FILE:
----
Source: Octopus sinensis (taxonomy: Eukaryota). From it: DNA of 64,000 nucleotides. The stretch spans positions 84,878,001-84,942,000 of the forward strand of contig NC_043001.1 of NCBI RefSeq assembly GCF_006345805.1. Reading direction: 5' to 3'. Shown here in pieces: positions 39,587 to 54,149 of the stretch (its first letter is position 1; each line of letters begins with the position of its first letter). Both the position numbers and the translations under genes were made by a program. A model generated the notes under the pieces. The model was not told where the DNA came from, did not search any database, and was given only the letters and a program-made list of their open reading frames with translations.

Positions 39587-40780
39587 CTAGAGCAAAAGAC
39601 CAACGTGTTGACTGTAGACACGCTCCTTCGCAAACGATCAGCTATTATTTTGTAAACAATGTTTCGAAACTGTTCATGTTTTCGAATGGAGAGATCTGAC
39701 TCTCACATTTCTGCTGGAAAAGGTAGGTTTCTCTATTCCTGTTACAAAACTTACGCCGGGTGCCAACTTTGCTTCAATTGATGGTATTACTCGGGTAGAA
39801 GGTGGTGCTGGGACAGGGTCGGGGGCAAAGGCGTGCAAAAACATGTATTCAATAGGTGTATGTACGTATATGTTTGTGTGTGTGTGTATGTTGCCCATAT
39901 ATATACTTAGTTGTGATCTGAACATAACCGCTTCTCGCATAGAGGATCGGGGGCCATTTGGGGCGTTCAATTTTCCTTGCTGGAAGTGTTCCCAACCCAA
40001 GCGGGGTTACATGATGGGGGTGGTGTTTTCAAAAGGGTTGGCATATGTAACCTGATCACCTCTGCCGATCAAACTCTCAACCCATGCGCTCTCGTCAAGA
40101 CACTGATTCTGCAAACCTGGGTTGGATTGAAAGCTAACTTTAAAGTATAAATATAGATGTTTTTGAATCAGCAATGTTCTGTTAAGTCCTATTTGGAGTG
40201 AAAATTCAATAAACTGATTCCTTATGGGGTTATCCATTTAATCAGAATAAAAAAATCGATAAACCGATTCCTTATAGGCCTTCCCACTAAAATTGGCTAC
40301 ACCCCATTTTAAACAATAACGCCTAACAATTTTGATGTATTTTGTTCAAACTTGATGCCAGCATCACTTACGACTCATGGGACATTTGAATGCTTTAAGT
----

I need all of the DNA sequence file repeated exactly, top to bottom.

Source: Octopus sinensis (taxonomy: Eukaryota). From it: DNA of 64,000 nucleotides. The stretch spans positions 84,878,001-84,942,000 of the forward strand of contig NC_043001.1 of NCBI RefSeq assembly GCF_006345805.1. Reading direction: 5' to 3'. Shown here in pieces: positions 39,587 to 54,149 of the stretch (its first letter is position 1; each line of letters begins with the position of its first letter). Both the position numbers and the translations under genes were made by a program. A model generated the notes under the pieces. The model was not told where the DNA came from, did not search any database, and was given only the letters and a program-made list of their open reading frames with translations.

Positions 39587-40780
39587 CTAGAGCAAAAGAC
39601 CAACGTGTTGACTGTAGACACGCTCCTTCGCAAACGATCAGCTATTATTTTGTAAACAATGTTTCGAAACTGTTCATGTTTTCGAATGGAGAGATCTGAC
39701 TCTCACATTTCTGCTGGAAAAGGTAGGTTTCTCTATTCCTGTTACAAAACTTACGCCGGGTGCCAACTTTGCTTCAATTGATGGTATTACTCGGGTAGAA
39801 GGTGGTGCTGGGACAGGGTCGGGGGCAAAGGCGTGCAAAAACATGTATTCAATAGGTGTATGTACGTATATGTTTGTGTGTGTGTGTATGTTGCCCATAT
39901 ATATACTTAGTTGTGATCTGAACATAACCGCTTCTCGCATAGAGGATCGGGGGCCATTTGGGGCGTTCAATTTTCCTTGCTGGAAGTGTTCCCAACCCAA
40001 GCGGGGTTACATGATGGGGGTGGTGTTTTCAAAAGGGTTGGCATATGTAACCTGATCACCTCTGCCGATCAAACTCTCAACCCATGCGCTCTCGTCAAGA
40101 CACTGATTCTGCAAACCTGGGTTGGATTGAAAGCTAACTTTAAAGTATAAATATAGATGTTTTTGAATCAGCAATGTTCTGTTAAGTCCTATTTGGAGTG
40201 AAAATTCAATAAACTGATTCCTTATGGGGTTATCCATTTAATCAGAATAAAAAAATCGATAAACCGATTCCTTATAGGCCTTCCCACTAAAATTGGCTAC
40301 ACCCCATTTTAAACAATAACGCCTAACAATTTTGATGTATTTTGTTCAAACTTGATGCCAGCATCACTTACGACTCATGGGACATTTGAATGCTTTAAGT